increased pain threshold or because of joint laxity resulting from impaired proprioception. If a patient has normal vibratory and position sense on examination, it is very
unlikely they have any significant sensory neuropathy. Dysfunction of the motor nerves
is associated with weakness and atrophy, which serve to limit participation in a variety
of different activities. Because these symptoms are owing to de-innervation, attempts to
improve strength and bulk of the affected muscles are essentially fruitless.
The easiest diagnostic maneuvers to assess for the presence of autonomic neuropathy
are determining the blood pressure and pulse response to orthostatic and Valsalva maneuvers. If these are normal, autonomic dysfunction is doubtful. The major clinical complications associated with autonomic neuropathies are diabetic gastroparesis with delayed
gastric emptying and striking fluctuations in blood pressure.
Monitored exercise tolerance testing should be considered in all type 2 diabetics over
the age of 40 or those who have had the condition for over 10 yr. Type 1 diabetics with
a greater than 15-yr history of diabetes should similarly be considered for screening. In
addition to an increased risk for coronary-artery disease, diabetics have a several-fold
higher chance of developing peripheral vascular disease. Diminished pulses, vascular
bruits and delayed capillary refill times should prompt further evaluation of possible
vascular insufficiency.
Conditions prompting limitations in sporting activities or conditioning programs are
listed in Table 3.
If patients are carefully screened and counseled prior to participation in sports or a
conditioning program, exercise appears beneficial in the management of diabetes and
seems not to be associated with precipitating diabetic complications. The major exerciserelated difficulty in diabetics is the occurrence of hypoglycemia, which can be immediate
or may appear hours following exercise. The judicious use of nutritional supplements
prior to and during exercise, coupled with carefully designed alterations in the patient’s
medical regimen, is generally adequate to avoid this problem. Periodic reassessment of
Part IV / Diabetes
Table 3
Medical Conditions Potentially Limiting Strenuous Exercise
Hypoglycemia unawareness.
Proliferative diabetic retinopathy.
Persistent hyperglycemia.
Uncontrolled hypertension.
Significant peripheral sensory neuropathy.
Autonomic insufficiency.
Coronary artery disease.
Peripheral vascular disease.
Persistent albuminuria/proteinuria.
Adapted with permission from ref. 25.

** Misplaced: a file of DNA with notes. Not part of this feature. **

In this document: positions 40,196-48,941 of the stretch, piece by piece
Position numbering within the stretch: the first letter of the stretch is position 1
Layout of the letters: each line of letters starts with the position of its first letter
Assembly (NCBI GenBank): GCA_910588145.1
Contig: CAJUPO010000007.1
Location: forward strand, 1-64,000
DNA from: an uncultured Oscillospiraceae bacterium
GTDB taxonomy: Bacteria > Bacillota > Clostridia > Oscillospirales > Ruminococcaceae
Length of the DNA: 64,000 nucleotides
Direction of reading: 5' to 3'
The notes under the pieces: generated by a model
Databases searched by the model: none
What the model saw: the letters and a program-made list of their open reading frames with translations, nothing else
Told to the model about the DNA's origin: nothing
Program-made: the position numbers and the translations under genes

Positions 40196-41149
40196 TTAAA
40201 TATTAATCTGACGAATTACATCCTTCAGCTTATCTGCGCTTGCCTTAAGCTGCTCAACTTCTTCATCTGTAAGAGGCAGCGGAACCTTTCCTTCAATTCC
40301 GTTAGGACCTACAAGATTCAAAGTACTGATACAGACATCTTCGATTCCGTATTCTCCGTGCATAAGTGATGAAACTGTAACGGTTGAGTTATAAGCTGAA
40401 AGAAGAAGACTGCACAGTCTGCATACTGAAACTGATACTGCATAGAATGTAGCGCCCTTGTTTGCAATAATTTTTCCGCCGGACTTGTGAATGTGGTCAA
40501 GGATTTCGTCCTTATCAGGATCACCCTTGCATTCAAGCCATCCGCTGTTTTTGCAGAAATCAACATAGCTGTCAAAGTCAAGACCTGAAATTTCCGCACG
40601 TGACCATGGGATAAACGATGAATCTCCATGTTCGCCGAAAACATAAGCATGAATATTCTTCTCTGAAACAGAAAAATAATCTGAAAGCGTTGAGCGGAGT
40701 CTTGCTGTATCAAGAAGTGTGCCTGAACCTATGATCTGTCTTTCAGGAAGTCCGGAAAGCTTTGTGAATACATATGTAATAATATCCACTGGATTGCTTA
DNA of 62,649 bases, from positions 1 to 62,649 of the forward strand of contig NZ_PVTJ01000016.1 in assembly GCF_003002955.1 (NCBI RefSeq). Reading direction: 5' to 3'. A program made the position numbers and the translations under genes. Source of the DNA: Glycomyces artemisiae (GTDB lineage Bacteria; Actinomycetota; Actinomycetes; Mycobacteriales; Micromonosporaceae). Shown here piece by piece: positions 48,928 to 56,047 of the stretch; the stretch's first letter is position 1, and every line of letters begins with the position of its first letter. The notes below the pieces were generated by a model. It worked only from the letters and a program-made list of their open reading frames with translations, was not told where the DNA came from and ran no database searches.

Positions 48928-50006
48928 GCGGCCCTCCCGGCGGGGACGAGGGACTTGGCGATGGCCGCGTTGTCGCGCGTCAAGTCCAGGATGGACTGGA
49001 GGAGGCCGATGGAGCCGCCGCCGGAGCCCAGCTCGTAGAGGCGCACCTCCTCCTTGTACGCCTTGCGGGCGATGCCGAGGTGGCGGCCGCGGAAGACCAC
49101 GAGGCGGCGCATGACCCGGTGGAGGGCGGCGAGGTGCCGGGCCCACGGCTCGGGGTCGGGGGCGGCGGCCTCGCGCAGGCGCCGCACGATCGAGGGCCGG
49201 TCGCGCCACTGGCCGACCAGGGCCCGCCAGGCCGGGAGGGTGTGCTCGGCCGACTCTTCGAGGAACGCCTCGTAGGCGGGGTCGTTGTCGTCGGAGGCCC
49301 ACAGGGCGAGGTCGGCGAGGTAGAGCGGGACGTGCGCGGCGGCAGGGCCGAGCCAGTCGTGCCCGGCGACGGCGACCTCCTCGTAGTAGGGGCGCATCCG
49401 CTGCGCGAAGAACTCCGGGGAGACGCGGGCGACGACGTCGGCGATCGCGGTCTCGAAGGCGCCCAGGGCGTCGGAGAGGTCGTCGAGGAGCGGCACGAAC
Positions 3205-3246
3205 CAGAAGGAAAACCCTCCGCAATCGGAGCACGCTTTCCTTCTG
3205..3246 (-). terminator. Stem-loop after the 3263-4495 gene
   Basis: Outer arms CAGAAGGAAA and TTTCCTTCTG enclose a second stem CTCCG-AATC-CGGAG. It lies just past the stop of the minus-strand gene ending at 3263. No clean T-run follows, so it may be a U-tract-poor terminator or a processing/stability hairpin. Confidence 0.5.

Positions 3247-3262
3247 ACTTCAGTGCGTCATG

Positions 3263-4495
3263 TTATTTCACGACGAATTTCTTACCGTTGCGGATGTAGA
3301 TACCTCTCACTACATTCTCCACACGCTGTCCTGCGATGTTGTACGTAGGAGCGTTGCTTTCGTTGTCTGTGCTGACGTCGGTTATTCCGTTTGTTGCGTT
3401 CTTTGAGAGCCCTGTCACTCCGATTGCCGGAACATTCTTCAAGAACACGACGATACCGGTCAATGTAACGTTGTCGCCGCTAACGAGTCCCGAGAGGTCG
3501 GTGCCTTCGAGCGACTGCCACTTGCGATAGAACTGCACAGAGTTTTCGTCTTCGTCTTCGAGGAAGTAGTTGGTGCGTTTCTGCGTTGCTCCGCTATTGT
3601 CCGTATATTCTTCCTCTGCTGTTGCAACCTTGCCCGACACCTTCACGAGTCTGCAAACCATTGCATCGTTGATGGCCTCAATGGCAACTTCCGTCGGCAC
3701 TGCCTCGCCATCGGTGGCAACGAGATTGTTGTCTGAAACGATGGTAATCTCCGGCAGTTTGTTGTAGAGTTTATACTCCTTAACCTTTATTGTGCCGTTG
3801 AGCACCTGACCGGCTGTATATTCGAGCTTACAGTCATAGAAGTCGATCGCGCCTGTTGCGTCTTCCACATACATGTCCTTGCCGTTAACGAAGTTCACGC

the patient and a critical review of both short- and long-term diabetic control are crucial
in evaluating the efficacy of any therapeutic modifications made to accommodate an
exercise program.
1. Expert Committee on the Diagnosis and Classification of Diabetes Mellitus. Report of the expert committee on the diagnosis and classification of diabetes mellitus. Diabetes Care 1997;20:1183.
2. Seely BL, Olefsky JM. Potential cellular and genetic mechanisms for insulin resistance in the common
disorders of diabetes and obesity. In: Moller DE, ed. Insulin Resistance. West Sussex, UK, Wiley,
3. Krotkiewski M, Lonnroth P, Mandroukas K, Wroblewski Z, Rebuffe-Svrive M, Holm G, et al. The
effects of physical training on insulin secretion and effectiveness and on glucose metabolism in obesity
and type 2 (non-insulin dependent) diabetes mellitus. Diabetologia 1985;28:881.
4. Ploug T, Galbo H, Richter EA. Increase muscle glucose uptake during contractions: no need for insulin.
Am J Physiol 1984;247:E726.
5. Bailey CJ, Turner RC. Metformin. N Engl J Med 1996;334:574.
6. MacDonald MJ. Postexercise late-onset hypoglycemia in insulin dependent diabetic patients. Diabetes
Care 1987;10:584.
7. Horton ES. Role and management of exercise in diabetes mellitus. Diabetes Care 1988;11:201.
8. Nathan DM, Madnek SF, Delahanty L. Programming pre-exercise snacks to prevent post- exercise
hypoglycemia in intensively treated insulin dependent diabetics. Ann Int Med 1985;102:483.
9. Koivisto VA, Sane T, Ehyrquist F, Pelkonen R. Fuel and fluid homeostasis during long-term exercise
in healthy subjects and type I diabetic patients. Diabetes Care 1992;15:1736.
10. HollemanF, Hoekstra JBL. Insulin lispro. N Engl J Med 1997;337:176.
11. Koivisto V, Felig P. Effects of acute exercise on insulin absorption in diabetic patients. N Engl J Med
12. Weiliczko MC, Gobert M, Mallet E. The participation in sports of diabetic children. A survey in the
Rouen region. Ann Pediatr Paris 1991;38:84.
13. Selam JL, Casassus P, Bruzzo F, Leroy C, Slama G. Exercise is not associated with better diabetes
control in type 1 and type 2 diabetic subjects. Acta Diabetol 1992;29:11.
14. Sackey AH, Jefferson IG. Physical activity and glycemic control in children with diabetes mellitus.
Diabetes Med 1996;13:789.
15. Stratton R, Wilson DP, Endres RK, Goldstein DE. Improved glycemic control after a supervised eight